1473 The forgiveness of sin and restoration of communion with God entail the remission of the eternal punishment of sin, but temporal punishment of sin remains. While patiently bearing sufferings and trials of all kinds and, when the day comes, serenely facing death, the Christian must strive to accept this temporal punishment of sin as a grace. He should strive by works of mercy and charity, as well as by prayer and the various practices of penance, to put off completely the "old man" and to put on the "new man."
In other words, we still must be purified before we enter into heaven. If we are not made ready to enter into Heaven before we die, then the purification process will take place in Purgatory. This is why the Apostle John writes in Revelation 21:27 "nothing unclean will enter it (heaven)." We must be made clean to enter into Heaven.

The good thing is that we are all connected to The Body and Bride of Christ - the Church. Thus, every Christian is tied to every other Christian by all of us being united to Christ and His Church. We are blessed to lift others up by our deeds and prayers. This means we are able to help the souls in Purgatory or lessen our own temporal punishment, by tapping into the holiness of The Church and the storehouse of grace that is given access to us by the merits of Christ and the Saints. The Catechism says:
1478 An indulgence is obtained through the Church who, by virtue of the power of binding and loosing granted her by Christ Jesus, intervenes in favor of individual Christians and opens for them the treasury of the merits of Christ and the saints to obtain from the Father of mercies the remission of the temporal punishments due for their sins. Thus the Church does not want simply to come to the aid of these Christians, but also to spur them to works of devotion, penance, and charity.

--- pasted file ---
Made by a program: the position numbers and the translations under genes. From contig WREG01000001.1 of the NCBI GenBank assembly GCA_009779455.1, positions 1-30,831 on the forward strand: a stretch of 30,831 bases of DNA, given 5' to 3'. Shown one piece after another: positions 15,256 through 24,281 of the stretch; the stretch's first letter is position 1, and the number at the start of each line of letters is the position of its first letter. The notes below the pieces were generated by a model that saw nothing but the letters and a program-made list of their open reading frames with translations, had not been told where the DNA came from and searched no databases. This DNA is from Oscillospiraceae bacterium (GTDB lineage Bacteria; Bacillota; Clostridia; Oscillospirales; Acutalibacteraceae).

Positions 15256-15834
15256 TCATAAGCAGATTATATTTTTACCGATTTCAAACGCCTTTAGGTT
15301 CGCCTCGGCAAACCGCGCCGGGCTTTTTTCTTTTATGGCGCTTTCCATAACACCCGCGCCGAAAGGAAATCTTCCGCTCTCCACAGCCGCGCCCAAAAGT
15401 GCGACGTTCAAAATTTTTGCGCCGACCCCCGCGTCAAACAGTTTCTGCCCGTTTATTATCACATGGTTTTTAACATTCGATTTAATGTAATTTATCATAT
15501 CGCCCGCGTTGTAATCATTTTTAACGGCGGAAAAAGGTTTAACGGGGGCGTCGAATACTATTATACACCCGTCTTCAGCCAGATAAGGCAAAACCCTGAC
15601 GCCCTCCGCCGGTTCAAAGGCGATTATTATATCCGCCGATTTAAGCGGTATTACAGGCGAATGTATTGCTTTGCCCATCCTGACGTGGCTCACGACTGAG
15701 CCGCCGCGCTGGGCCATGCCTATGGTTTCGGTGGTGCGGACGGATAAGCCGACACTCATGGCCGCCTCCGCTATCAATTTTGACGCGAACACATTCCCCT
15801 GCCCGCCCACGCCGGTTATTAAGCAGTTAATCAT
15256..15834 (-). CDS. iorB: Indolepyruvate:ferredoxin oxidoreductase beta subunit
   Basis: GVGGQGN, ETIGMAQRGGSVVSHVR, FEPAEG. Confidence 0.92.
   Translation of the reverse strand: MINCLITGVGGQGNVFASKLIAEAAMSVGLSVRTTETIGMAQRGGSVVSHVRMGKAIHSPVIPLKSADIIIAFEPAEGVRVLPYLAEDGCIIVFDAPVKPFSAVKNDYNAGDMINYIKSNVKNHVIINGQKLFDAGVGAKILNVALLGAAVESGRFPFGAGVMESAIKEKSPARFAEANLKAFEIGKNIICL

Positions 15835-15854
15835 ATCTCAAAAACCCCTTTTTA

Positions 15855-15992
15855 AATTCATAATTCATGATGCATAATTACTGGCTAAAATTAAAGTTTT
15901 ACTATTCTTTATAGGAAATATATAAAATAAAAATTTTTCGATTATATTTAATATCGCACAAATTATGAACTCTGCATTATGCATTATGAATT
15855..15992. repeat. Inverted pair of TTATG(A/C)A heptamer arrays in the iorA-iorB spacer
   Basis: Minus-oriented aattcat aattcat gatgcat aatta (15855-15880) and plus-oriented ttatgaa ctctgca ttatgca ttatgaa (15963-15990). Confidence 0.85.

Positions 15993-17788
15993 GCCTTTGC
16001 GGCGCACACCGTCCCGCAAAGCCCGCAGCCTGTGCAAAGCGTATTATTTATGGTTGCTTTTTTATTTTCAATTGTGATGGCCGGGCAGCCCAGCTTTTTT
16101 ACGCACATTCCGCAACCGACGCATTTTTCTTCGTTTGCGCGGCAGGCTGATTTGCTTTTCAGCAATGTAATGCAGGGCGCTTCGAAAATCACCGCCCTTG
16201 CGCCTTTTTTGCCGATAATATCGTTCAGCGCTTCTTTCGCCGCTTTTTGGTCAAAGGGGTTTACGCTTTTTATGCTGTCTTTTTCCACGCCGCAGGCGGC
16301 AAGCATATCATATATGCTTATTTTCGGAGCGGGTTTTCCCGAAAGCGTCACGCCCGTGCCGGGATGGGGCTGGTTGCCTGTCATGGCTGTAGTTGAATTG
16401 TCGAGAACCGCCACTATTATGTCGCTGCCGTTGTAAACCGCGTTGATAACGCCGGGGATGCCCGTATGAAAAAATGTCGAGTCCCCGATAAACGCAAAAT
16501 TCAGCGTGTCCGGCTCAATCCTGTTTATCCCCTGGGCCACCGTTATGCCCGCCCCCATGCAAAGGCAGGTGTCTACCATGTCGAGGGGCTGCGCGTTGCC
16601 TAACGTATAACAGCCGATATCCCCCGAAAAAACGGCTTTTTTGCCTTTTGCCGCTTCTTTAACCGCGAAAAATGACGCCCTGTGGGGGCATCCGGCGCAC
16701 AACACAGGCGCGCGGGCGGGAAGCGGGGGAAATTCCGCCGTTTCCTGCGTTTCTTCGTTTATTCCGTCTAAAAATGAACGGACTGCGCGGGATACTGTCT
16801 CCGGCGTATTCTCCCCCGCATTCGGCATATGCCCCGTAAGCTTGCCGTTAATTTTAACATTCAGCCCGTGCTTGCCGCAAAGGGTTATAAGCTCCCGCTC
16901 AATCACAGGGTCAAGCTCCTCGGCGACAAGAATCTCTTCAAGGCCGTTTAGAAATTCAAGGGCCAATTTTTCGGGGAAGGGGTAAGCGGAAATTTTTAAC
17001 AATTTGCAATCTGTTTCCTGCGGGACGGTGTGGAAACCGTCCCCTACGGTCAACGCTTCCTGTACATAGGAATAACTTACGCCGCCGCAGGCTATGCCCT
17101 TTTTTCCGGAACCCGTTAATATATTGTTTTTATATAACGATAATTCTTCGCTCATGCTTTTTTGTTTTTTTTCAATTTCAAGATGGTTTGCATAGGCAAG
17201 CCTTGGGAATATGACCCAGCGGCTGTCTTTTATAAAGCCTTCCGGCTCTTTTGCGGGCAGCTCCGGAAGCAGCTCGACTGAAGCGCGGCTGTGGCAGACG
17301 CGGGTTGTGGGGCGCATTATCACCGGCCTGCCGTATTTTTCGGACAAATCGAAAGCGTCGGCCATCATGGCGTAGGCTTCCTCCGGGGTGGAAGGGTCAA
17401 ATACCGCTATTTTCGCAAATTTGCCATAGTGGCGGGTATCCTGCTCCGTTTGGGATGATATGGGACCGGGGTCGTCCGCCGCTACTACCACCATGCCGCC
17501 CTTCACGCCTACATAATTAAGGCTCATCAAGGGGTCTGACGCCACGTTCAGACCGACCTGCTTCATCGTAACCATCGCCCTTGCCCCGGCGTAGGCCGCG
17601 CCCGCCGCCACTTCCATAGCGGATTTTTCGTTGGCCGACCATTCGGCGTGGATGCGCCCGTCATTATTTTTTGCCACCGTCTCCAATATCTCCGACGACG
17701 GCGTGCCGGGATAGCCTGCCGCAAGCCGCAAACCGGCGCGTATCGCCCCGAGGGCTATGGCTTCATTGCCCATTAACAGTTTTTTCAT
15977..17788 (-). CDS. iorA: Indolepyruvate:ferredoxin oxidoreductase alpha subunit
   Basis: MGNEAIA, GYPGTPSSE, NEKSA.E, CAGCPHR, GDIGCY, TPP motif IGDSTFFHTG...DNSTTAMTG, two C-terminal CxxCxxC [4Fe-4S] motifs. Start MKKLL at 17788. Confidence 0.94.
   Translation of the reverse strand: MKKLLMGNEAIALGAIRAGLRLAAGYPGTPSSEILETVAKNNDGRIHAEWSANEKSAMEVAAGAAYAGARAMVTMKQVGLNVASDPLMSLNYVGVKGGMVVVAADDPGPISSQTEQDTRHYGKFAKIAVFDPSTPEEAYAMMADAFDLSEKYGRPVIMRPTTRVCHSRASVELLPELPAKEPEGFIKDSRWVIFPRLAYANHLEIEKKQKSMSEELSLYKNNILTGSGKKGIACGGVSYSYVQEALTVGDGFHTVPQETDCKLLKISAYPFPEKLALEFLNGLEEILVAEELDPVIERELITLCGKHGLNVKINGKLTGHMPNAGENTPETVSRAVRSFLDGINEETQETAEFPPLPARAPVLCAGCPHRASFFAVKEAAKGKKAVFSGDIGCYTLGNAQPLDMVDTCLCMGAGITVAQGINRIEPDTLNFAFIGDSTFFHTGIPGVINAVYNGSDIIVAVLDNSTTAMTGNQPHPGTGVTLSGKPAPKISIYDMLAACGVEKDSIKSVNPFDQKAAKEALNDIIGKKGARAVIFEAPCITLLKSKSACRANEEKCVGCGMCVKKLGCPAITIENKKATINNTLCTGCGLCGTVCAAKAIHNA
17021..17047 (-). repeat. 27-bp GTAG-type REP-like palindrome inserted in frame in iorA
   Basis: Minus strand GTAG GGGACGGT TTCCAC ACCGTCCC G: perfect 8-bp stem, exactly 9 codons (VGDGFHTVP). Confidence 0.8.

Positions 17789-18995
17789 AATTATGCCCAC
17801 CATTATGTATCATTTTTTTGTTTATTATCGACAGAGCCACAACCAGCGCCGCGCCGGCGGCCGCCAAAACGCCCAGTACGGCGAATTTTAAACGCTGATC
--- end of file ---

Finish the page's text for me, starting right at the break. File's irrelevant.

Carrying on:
1479 Since the faithful departed now being purified are also members of the same communion of saints, one way we can help them is to obtain indulgences for them, so that the temporal punishments due for their sins may be remitted.
What a blessing! We can help those souls in Purgatory or obtain an indulgence for ourselves and lessen our purification needed. There are two kinds of indulgences - Plenary (all temporal punishment is remitted) and Partial.

Here is some additional reading:
*How To Get an Indulgence
*Handbook on Indulgences (aka - Enchiridion of Indulgences).
*Myths about Indulgences

I hope this helps.

Big Families = Opportunities to Spread God's Love (and some wit)

A growing phenomenon in our culture is the way in which children are now despised by many. The examples run from the extreme to the tame, but all continue to grow.

One of the examples of this phenomenon is the way in which others respond to big families. As a father of five (and from a family with 5 kids) I have heard comments about large families throughout my life, but they get more frequent every year. What a shame, but what an opportunity!

I thought I would help others who have to deal with this by offering some responses to the most common comments and questions others have, many of them quite rude. But, since not everyone likes to be witty, I will have several kinds of responses:

  1. The gentle soccer-mom response (GSM)
  2. The straight to the point dad response (STTP)
  3. The quick-tongue / snarky response response (QTS)